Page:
Dame Sarah Storey strikes gold as ParalympicsGB pass London haul on day seven
Dame Sarah Storey led the way as Great Britain won nine gold medals on Wednesday's seventh day of the Rio Paralympics for the best haul of titles since Seoul in 1988.
Storey, who won four gold medals at London 2012, delivered ParalympicsGB's 35th - surpassing the gold tally from four years ago - with victory in the C5 road time-trial on Wednesday morning.
And Hannah Russell's victory in the S12 100 metres backstroke in the swimming pool took Britain above the total number of golds won eight years ago in China.
There were two more golds in cycling and swimming, two in athletics and one in equestrian as Britain surpassed the Beijing bounty of 42 gold medals with the best tally since 64 gold medals were plundered 28 years ago.
"The buzz about the camp is brilliant," Storey said.
"We're not just good at swimming, athletics and cycling... We've got so many sports we're really, really good at and it's exciting."
Eight medals in around an hour at the Aquatics Centre - including three golds - saw Britain close in on the total of 102 medals won at Beijing 2008.
With four full days of competition remaining, Britain have 95 medals, 26 short of the total target set by funding partners UK Sport, with 43 of them gold.
More medals will follow. Three are guaranteed in wheelchair tennis - Gordon Reid and Alfie Hewett are in Thursday's doubles final and play each other in Friday's singles final - and the men's and women's wheelchair basketball teams have good chances after progressing to the semi-finals.
Britain's success in the velodrome continued on the road as Storey's 13th Paralympic title and second of Rio 2016 was followed by gold for Karen Darke in the H1-2-3 event and for Steve Bate and his pilot Adam Duggleby in the men's tandem event.
Bate, who also won 4km tandem pursuit gold with Duggleby, said: "We wanted to win this for the whole team. Every time we walk back to the flat someone else has got a medal around their neck."
Storey's only defeat in the last two Paralympics was to Kadeena Cox in last Saturday's C4/C5 500m time-trial.
The 25-year-old from Leeds added T38 400m gold on the athletics track, having earlier taken bronze over 100m.
She is the first Briton in 32 years to win gold medals in two sports at one Games.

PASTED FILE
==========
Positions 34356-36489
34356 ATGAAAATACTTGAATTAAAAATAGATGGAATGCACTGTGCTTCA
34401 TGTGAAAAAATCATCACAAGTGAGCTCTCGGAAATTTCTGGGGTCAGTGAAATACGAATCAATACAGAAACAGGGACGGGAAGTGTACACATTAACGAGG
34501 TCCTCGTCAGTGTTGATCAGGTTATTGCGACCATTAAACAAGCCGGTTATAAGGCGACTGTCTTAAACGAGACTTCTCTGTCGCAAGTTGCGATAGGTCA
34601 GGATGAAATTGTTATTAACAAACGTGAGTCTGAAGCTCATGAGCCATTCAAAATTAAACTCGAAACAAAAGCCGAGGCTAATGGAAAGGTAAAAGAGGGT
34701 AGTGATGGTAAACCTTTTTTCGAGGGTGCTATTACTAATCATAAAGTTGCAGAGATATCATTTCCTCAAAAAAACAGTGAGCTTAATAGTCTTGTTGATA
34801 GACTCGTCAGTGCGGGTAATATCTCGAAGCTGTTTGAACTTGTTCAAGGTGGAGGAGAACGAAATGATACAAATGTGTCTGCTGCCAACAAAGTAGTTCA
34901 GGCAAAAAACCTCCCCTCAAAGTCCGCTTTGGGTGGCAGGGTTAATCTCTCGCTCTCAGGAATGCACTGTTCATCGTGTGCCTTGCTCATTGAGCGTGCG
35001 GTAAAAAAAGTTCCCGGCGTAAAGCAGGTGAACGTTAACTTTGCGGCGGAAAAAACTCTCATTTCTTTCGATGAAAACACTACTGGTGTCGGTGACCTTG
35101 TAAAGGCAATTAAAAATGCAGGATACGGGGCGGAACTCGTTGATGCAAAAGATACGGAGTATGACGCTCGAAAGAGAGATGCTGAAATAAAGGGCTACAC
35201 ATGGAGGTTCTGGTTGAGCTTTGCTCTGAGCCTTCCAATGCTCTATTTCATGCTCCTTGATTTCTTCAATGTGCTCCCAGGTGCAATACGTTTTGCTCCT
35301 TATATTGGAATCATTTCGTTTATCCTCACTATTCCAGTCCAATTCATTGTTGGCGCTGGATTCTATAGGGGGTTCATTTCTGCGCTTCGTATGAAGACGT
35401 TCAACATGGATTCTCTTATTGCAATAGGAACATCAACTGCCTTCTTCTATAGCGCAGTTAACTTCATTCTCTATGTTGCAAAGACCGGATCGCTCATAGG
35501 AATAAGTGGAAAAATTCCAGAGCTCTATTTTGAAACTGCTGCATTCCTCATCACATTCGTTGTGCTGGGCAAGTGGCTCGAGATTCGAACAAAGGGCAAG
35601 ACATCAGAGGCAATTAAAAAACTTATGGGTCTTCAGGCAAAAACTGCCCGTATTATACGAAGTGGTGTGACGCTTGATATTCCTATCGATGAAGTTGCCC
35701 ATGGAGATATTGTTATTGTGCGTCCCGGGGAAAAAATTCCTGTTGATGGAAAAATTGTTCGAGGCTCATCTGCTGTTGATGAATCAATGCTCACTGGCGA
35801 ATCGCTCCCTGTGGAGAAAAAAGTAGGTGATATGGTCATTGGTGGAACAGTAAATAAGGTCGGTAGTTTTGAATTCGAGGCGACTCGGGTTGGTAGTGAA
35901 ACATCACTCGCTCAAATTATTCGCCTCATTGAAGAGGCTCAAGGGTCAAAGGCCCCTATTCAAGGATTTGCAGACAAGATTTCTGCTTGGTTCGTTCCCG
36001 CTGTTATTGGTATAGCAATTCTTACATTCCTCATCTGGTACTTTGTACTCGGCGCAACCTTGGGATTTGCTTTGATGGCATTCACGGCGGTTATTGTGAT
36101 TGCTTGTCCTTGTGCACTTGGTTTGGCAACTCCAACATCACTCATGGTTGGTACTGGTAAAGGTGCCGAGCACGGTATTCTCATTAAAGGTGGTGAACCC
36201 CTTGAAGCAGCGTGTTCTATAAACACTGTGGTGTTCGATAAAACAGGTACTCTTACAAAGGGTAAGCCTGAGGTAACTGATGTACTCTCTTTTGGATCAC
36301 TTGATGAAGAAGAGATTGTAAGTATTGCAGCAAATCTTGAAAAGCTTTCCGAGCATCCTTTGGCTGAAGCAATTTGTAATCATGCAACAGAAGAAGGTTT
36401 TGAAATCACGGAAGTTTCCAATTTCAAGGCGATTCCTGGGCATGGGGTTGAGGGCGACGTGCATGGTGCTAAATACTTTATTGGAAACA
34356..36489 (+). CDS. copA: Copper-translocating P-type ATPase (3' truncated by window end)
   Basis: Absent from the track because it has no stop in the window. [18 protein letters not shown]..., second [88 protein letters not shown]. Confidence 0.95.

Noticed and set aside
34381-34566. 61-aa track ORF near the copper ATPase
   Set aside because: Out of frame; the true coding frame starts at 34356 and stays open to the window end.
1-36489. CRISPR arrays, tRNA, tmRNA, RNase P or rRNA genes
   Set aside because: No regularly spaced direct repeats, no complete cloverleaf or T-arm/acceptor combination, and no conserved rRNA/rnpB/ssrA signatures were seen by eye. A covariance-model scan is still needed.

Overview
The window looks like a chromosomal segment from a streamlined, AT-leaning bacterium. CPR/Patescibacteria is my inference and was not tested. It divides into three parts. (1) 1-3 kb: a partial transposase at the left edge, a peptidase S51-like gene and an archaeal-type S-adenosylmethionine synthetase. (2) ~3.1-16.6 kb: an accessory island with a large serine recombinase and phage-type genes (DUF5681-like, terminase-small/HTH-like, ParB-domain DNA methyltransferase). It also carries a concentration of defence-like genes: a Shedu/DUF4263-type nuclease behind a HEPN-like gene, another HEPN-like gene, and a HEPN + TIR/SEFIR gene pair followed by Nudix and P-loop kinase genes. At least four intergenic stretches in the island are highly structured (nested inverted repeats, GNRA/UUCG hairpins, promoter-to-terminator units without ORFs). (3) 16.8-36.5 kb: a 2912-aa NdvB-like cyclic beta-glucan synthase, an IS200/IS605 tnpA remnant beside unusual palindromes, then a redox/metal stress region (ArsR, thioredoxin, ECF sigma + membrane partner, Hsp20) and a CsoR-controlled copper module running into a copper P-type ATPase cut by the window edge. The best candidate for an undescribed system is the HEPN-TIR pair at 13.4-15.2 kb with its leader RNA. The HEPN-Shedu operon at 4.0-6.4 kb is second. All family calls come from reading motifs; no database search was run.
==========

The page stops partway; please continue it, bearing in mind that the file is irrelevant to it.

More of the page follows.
She is also entered into Saturday's C4/C5 road race with Storey, but that is to fulfil entry requirements in cycling. Cox has never ridden a road race before.
"It's a dream come true. I'm enjoying every minute," Cox added.
Wheelchair racer Hannah Cockroft won her second title of Rio 2016 and fourth in all with victory in the T34 400m, a new event on the programme, and will bid for another over 800m, another new event, on Friday. Kare Adenegan, the 15-year-old from Coventry, took bronze behind her team-mate, as Cockroft set a world record of 58.78 seconds.
Cockroft, who won two titles four years ago, said: "London was incredible, but what makes a better athlete is if you can come back four years later and do that again. I've done that and I've done that in a new event."
Cockroft's triumph came despite a mishap with her racing chair.
"We took the chair back on the bus - I've been doing some training in the village - and unfortunately the bus driver fell over it," she said.
"He bent my forks and my wheel, the wrong way, so I would've gone the wrong way round the track."
Her team-mate Richard Chiassaro fixed it, but missed out on qualifying for Thursday's T54 800m final. David Weir did advance as he seeks a third straight title over two laps and a first medal of Rio 2016 at the third attempt.
Sophie Wells won the grade IV individual championship test on her horse Valerius.
But Lee Pearson's bid for an 11th Paralympic gold goes on as he had to settle for silver in the grade Ib event, on Zion.
Wells said: "I've been crying a lot, it feels pretty good. To be Paralympic champion is amazing."
Britain's first gold medal in the pool on Wednesday night was won by Michael Jones in the S7 400m freestyle, with team-mate Jonathan Fox taking silver.
Next Aaron Moores beat Scott Quin in a British one-two in the S14 100m breaststroke.
Ireland won four medals in the day - taking their tally to seven overall - and two gold medals in the road time-trials, to move to four golds.
The women's tandem time-trial was won by Ireland's Katie Dunlevy and her pilot Evelyn McCrystal in 38:59.22 and Eoghan Clifford won the men's C3 event in 38:21.79.
Colin Lynch claimed silver for Ireland in the men's C2 road time-trial.
Swimmer Ellen Keane also won bronze in the SB8 100m breaststroke.